A little over 30 years ago, the development of TCP/IP
provided the technical foundation for the Internet. A scant 10 years
ago, HTTP and HTML were developed as foundations for the Web. At
the turn of the twenty-first century, XML had heralded new frontiers
for e-business, promising robust new layers of middleware. The de
facto standardization of XML made this possible, spawning thousands
of new niche applications. And just as HTML delivered publishing
tools to all who have access to the Web, the XML-based standards
and protocols underlying the development of Web services will deliver
comparative expansion in service provision. Web services
will extend the notion of who may become a service provider.
With advances in computer networks and programming
driven by the increasingly collaborative and distributed
nature of business, research, and learning the next generation
of the Web is being built to accommodate integrated, dynamic, and
transactional processes that assist in supporting peer collaboration
and automating workflow. Importantly, Web services standards and
protocols are being developed upon the foundations already in place.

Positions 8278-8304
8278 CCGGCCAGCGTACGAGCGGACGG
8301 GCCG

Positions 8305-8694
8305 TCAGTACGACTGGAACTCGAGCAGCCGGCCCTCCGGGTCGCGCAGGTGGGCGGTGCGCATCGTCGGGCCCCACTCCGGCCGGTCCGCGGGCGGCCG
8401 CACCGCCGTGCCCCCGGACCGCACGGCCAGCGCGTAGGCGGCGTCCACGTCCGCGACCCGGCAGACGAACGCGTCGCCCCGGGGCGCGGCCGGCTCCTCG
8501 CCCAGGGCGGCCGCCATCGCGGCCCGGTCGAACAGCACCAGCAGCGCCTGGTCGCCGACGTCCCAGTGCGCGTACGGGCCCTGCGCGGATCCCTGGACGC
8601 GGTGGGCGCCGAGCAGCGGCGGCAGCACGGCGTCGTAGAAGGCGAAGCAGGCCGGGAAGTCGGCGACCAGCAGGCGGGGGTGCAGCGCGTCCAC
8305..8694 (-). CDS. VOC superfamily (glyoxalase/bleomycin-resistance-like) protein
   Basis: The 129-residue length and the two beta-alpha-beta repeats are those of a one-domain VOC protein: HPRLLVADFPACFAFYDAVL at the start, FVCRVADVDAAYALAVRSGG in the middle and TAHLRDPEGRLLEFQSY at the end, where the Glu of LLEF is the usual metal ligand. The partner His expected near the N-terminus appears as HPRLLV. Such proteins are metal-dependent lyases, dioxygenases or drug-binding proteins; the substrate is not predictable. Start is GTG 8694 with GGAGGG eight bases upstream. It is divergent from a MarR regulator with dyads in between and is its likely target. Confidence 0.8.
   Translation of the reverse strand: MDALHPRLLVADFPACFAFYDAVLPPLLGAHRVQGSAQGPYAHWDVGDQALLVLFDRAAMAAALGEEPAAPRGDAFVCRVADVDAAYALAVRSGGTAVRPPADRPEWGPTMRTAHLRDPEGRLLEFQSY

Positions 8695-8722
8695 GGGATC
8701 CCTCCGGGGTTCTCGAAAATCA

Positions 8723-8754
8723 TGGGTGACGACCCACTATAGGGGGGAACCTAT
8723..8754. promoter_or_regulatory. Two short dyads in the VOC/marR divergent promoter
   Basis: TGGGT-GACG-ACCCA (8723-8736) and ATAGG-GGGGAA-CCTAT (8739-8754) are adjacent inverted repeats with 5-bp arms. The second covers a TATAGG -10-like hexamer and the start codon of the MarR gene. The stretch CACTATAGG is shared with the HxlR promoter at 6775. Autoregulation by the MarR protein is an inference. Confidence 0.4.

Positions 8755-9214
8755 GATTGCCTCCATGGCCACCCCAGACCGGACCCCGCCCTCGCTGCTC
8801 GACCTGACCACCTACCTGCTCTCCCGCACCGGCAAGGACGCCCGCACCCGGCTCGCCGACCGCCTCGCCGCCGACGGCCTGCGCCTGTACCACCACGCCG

Moreover, Web services provide a future-proofed means
for scalable Internet applications and capability.
Key technologies enabling this layer of infrastructure development
- XML (eXtensible Markup Language);
- SOAP (Simple Object Access Protocol);
- UDDI (Universal Description, Discovery and Integration); and
- WSDL (Web Services Description Language).
While Web services can be deployed in a variety of
both proprietary and non-proprietary ways, the essential capability
is platform-neutral. During 2002, the W3C established a number of
working groups to develop abstract models and formal definitions
of Web services.
The Web Services Description Language (WSDL) has been
one of the ongoing outputs of this work and is a means for exposing
and discovering services, applications, and data in a standard XML
description, thereby enabling dynamic interactions between distributed
What sorts of Web services applications could be developed
for learning settings? Gleason (2002) and Jacobson (2002) offer
the following examples:
- a class roster services that provides class rosters to online
grade books and enterprise-wide learning management systems;
- a clearinghouse function that validates the immigration status
of international students;
- a credit card service that accepts credit card and payment information
and returns bank authorization;
- an interface service that permits students, faculty, and researchers
to use an online art collection on their own terms; and
- a student loan tracking service that allows students to monitor
the status of guaranteed student loans.
Over the next five years, Web services-based applications
will enable many enterprises to integrate best of breed applications
into their existing enterprise applications infrastructures.